Dolly’s mother, Kate gave evidence to a recent parliamentary inquiry into social media and online safety, recommending young people have a licence to use social media platforms.
She was asked about the possibility of a designated licence system, similar to a driver’s licence for kids, which then gives them certain levels of access online.
“We’re not allowed to drive a car, we’re not allowed to do so many other things in life without the appropriate education and licensing, it only seems logical we would have something like this in the online world,” Kate told the House Select Committee on Social Media and Online Safety.
Kate told the inquiry she received messages every day from parents concerned about the same issues faced by Dolly. ‘I’m stopped in the street by parents struggling with how to protect the children from the dark holes of social media.”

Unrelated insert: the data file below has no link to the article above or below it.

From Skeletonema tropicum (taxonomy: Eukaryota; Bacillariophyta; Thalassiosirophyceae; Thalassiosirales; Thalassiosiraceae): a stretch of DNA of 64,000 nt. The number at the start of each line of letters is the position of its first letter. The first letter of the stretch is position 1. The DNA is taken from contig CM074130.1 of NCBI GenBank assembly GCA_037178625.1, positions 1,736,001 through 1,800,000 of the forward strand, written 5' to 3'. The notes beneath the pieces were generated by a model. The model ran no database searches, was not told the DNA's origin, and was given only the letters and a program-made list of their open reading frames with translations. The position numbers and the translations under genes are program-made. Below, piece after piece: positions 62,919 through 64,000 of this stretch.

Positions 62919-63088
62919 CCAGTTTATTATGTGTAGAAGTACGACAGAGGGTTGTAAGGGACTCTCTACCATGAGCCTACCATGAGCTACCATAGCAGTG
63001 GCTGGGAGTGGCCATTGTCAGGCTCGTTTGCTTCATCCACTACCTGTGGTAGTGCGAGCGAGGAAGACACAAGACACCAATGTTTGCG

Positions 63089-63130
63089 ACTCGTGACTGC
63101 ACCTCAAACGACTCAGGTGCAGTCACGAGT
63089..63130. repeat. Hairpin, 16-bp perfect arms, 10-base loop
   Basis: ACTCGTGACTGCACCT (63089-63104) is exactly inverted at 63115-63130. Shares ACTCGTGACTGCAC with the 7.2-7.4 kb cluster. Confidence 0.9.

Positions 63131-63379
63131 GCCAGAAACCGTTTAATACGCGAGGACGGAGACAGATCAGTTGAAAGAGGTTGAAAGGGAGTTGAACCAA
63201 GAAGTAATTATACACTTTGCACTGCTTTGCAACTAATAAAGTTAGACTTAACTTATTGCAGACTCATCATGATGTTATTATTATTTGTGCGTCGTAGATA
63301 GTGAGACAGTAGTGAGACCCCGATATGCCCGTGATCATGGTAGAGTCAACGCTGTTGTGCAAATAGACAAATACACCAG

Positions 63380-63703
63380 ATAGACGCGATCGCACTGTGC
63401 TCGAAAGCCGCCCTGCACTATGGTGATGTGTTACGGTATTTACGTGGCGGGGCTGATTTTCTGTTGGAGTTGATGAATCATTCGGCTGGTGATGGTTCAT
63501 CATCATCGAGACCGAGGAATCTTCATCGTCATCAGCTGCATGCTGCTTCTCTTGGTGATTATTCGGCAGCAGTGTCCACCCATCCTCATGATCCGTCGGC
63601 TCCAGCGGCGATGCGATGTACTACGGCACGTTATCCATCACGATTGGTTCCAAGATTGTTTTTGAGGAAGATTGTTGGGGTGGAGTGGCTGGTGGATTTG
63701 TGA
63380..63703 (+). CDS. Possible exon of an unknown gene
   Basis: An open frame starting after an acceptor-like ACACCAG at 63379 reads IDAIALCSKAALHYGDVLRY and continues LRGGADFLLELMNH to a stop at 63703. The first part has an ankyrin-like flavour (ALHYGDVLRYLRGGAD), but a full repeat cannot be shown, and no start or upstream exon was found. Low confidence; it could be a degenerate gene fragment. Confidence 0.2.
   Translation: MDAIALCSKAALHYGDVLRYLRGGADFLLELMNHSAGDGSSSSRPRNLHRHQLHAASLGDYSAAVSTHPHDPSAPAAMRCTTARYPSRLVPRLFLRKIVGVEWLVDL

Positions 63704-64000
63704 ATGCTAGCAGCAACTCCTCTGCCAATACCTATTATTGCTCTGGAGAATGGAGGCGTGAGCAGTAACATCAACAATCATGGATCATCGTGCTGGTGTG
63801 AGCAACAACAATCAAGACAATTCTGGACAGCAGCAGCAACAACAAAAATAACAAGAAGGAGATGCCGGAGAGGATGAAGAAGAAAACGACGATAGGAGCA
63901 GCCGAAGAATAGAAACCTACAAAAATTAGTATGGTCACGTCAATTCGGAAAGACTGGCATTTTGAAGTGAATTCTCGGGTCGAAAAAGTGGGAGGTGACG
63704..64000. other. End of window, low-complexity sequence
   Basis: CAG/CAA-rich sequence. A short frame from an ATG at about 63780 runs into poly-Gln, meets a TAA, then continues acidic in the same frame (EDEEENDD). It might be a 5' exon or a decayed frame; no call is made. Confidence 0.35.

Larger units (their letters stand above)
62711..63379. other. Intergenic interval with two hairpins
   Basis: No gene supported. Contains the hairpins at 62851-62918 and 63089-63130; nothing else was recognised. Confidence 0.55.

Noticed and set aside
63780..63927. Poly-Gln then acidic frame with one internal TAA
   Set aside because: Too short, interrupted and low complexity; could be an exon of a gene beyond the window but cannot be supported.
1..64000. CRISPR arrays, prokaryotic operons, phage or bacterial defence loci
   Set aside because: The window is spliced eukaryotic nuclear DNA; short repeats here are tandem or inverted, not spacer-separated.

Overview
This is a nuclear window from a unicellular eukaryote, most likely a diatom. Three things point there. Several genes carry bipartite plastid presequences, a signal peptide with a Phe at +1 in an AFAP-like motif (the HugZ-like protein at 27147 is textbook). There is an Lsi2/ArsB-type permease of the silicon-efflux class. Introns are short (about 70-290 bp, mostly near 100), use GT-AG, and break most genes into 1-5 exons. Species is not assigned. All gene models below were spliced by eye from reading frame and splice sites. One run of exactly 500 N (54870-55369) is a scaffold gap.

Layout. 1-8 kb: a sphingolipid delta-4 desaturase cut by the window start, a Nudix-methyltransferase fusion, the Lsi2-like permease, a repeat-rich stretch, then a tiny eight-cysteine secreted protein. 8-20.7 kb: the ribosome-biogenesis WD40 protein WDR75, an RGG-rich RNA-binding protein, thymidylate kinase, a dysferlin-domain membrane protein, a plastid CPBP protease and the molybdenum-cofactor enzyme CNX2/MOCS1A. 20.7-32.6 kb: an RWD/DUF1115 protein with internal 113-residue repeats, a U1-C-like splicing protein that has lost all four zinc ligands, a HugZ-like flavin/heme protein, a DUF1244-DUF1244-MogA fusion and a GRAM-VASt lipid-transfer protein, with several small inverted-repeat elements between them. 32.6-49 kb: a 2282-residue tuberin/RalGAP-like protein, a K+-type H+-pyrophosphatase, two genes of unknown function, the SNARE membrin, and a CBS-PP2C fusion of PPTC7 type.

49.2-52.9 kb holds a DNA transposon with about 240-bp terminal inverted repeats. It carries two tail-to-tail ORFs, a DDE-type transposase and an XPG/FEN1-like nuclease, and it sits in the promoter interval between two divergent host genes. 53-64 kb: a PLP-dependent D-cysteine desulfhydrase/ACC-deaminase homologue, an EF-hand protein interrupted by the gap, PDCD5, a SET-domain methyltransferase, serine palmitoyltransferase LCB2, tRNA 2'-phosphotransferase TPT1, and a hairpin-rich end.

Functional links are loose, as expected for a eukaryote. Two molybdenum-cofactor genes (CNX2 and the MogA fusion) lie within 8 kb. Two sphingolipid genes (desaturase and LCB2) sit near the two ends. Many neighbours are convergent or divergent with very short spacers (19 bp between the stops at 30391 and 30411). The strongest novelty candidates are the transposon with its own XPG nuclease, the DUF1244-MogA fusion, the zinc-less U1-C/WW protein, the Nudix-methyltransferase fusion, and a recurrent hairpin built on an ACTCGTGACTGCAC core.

“Our children are using online services at an increasing rate and at present we are primarily reliant on service providers to manage the security and privacy of our data responsibility,” the Everetts wrote in a submission to the inquiry.
“And when bullying and other social problems spill over into online spaces and escalate there, it’s the school communities of students, parents and teachers who struggle to deal with the fallout.”
Among a number of points they asked the committee to consider, the Everetts’ submission said families needed to be able to trust that online space offered a standard of child safety that reflected community standards and ‘lined up’ with the safety standards of ‘real-world environments where children live, learn and play’.
Dolly’s Dream general manager, Stephen Bendle, told the inquiry no licensing scheme would work unless the social media platforms were made safer places in the first instance.